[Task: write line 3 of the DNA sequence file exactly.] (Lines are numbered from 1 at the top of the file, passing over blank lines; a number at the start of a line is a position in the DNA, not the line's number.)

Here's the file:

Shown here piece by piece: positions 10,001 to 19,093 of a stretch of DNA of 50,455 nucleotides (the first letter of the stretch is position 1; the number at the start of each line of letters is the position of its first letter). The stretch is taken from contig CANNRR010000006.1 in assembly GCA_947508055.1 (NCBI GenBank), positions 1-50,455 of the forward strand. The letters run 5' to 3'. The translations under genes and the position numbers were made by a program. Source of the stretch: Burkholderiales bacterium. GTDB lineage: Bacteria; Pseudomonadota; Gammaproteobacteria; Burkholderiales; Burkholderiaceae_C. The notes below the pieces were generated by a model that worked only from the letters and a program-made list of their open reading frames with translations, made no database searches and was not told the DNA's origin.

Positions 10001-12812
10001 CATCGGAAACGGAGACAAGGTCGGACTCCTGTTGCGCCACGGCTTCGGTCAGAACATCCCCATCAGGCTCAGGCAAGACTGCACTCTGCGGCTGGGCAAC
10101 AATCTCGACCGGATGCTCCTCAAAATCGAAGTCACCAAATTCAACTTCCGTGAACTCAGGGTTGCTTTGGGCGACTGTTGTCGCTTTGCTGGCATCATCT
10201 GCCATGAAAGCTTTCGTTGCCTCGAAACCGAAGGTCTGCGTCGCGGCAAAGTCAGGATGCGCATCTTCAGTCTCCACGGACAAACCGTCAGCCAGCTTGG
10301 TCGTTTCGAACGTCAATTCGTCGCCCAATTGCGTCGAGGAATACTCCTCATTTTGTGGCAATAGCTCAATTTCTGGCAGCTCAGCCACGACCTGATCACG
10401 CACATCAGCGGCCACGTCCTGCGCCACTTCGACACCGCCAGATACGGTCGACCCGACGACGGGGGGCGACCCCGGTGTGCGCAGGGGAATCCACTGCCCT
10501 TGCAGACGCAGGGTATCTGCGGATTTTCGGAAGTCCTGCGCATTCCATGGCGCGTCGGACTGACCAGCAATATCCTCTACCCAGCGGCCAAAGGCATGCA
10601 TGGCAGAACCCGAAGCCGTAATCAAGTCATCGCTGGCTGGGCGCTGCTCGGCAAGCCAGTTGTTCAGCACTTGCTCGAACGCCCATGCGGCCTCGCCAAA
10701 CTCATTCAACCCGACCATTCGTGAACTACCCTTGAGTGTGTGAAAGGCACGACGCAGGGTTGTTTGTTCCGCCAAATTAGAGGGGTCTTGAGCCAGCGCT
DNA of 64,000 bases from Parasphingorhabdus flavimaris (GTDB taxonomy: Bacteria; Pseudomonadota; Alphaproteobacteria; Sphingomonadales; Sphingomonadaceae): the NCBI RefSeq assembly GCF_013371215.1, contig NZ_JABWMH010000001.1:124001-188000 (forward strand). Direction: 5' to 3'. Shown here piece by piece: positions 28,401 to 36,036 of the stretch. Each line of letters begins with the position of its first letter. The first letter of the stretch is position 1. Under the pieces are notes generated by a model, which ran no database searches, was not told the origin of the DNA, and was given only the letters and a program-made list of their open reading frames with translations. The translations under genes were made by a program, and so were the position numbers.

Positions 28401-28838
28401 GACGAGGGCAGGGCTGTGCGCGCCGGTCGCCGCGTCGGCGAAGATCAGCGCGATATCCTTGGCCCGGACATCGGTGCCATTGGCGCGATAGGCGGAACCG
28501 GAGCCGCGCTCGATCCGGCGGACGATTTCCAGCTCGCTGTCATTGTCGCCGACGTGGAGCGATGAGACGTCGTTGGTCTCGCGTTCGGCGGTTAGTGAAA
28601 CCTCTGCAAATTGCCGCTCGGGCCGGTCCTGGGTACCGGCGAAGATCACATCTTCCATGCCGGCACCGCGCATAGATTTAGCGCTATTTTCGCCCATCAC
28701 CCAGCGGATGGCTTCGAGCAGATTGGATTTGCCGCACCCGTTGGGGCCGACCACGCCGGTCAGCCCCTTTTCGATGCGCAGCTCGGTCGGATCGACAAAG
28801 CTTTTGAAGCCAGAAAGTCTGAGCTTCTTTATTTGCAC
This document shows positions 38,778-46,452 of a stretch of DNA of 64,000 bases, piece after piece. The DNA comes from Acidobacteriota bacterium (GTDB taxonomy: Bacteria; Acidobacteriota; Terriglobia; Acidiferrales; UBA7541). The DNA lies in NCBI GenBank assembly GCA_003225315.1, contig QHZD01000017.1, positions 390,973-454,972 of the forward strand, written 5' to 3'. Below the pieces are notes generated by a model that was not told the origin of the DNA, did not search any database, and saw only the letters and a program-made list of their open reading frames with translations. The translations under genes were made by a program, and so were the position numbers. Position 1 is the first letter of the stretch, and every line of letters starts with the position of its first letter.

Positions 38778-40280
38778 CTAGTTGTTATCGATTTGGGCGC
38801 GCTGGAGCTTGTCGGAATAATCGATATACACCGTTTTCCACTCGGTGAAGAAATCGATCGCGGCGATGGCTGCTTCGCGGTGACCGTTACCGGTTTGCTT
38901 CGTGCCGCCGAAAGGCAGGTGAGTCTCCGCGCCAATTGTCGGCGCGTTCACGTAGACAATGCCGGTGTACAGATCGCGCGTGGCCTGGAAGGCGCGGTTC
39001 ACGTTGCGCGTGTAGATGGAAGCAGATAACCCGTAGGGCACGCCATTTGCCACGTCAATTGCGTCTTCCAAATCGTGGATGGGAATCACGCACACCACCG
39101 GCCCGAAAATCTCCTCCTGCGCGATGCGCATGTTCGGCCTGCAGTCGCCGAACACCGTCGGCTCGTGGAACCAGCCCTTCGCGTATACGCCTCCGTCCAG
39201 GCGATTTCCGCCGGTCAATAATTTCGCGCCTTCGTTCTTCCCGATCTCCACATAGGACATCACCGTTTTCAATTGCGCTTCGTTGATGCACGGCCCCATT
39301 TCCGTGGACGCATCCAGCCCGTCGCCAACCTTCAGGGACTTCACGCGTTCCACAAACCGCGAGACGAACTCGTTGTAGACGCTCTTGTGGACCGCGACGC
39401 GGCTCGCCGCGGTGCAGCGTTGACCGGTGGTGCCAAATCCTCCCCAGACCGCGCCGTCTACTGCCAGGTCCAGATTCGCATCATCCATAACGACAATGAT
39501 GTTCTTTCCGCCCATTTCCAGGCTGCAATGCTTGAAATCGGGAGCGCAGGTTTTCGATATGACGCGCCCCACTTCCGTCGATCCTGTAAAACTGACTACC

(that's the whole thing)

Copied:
10001 CATCGGAAACGGAGACAAGGTCGGACTCCTGTTGCGCCACGGCTTCGGTCAGAACATCCCCATCAGGCTCAGGCAAGACTGCACTCTGCGGCTGGGCAAC